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Three points from a general counsel panel: crisis, curves, and counselors

An excellent panel at the SuperConference presented the top legal officers of Allstate, Ford, and P&G. Three of their comments may be old hat to veteran GCs, but they struck me as worth a mention.

Discussing why all three had government experience on their resumes, two of the general counsel reflected that “being in a senior government position is to be shot at all the time from many directions” and that to top lawyer for a big company is similarly under the gun, under fire, and under water in constant “crisis mode.” Only hairy problems reach that desk and the flow can never be staunched.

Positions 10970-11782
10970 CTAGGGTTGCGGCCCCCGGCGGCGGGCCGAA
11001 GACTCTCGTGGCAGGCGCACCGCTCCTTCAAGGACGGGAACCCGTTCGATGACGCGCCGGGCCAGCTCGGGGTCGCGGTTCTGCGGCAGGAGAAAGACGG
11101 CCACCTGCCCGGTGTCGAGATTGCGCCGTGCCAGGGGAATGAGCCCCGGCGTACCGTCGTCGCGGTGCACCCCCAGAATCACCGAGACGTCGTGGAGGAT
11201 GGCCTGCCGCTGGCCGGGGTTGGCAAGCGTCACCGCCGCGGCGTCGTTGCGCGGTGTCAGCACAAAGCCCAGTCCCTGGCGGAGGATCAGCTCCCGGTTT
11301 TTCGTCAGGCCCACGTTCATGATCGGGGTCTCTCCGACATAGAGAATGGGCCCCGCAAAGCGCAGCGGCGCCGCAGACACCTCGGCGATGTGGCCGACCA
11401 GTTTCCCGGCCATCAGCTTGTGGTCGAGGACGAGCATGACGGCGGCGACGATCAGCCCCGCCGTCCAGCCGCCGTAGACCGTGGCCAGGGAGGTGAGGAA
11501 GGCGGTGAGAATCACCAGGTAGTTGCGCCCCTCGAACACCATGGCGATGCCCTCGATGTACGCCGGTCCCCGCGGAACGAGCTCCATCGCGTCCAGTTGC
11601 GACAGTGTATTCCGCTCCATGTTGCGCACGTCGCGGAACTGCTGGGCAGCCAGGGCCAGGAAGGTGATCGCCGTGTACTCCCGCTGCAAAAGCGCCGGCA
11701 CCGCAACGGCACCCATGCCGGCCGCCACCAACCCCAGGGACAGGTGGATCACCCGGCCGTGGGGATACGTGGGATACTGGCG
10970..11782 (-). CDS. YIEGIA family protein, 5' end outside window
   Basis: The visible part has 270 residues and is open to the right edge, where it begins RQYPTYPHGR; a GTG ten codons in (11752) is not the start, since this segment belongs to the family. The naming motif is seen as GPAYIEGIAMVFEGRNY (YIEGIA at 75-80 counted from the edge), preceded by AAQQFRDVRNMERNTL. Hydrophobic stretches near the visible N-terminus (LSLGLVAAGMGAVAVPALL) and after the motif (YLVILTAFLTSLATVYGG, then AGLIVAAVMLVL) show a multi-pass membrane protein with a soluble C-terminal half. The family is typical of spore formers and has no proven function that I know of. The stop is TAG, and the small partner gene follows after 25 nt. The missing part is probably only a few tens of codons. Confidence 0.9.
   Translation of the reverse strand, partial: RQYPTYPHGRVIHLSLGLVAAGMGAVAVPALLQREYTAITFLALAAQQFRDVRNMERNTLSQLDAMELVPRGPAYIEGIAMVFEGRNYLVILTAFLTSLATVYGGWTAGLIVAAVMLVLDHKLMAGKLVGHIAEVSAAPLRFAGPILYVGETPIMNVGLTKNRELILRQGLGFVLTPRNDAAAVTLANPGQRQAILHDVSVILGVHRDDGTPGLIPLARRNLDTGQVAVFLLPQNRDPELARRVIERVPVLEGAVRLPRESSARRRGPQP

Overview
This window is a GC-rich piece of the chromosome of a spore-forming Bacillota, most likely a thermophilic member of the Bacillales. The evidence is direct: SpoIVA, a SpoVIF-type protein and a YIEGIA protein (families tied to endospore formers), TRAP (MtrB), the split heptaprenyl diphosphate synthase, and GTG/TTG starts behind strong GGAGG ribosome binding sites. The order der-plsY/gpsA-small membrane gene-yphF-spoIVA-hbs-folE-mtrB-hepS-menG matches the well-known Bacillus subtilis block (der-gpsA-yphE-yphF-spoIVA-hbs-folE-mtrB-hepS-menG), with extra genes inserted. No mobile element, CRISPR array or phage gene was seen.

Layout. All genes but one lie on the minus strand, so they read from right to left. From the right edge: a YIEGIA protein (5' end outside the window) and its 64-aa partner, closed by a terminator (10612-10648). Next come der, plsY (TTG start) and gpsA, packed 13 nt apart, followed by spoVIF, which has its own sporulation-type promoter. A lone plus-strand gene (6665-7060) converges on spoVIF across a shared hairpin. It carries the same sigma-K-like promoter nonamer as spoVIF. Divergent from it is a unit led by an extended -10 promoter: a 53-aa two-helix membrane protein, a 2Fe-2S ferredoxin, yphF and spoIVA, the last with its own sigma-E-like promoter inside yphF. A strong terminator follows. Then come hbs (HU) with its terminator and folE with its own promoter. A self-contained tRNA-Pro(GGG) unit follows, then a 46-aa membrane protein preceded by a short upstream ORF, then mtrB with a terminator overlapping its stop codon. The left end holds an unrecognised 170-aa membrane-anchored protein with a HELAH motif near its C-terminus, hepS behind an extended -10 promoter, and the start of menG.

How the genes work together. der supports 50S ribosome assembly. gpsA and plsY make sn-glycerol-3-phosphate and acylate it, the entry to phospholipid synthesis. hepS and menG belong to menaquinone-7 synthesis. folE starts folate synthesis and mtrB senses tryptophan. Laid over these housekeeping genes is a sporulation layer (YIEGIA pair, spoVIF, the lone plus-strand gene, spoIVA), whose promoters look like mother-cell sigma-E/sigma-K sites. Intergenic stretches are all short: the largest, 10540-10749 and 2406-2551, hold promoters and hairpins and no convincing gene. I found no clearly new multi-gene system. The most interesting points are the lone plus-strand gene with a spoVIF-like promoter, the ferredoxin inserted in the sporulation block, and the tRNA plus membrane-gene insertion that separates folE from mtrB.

Second, “There is a huge learning curve when you become a general counsel.” The new general counsel’s leadership demands enlarge enormously, the scope of oversight and expectations of familiarity with the business magnify, massive doses of the cultural and historical roots of the company need to be absorbed, and the legal issues range far beyond what experience has brought their way. Hitting that curve, to mangle my metaphors, challenges any general counsel.

To cope with constant crisis and the steep climb of learning, a third nugget of wisdom is to have a few trusted advisors. Few people speak truth to power, but wise counselors outside the company who have known you before canonization help you as a sounding board and as a corrective to hubris or panic.

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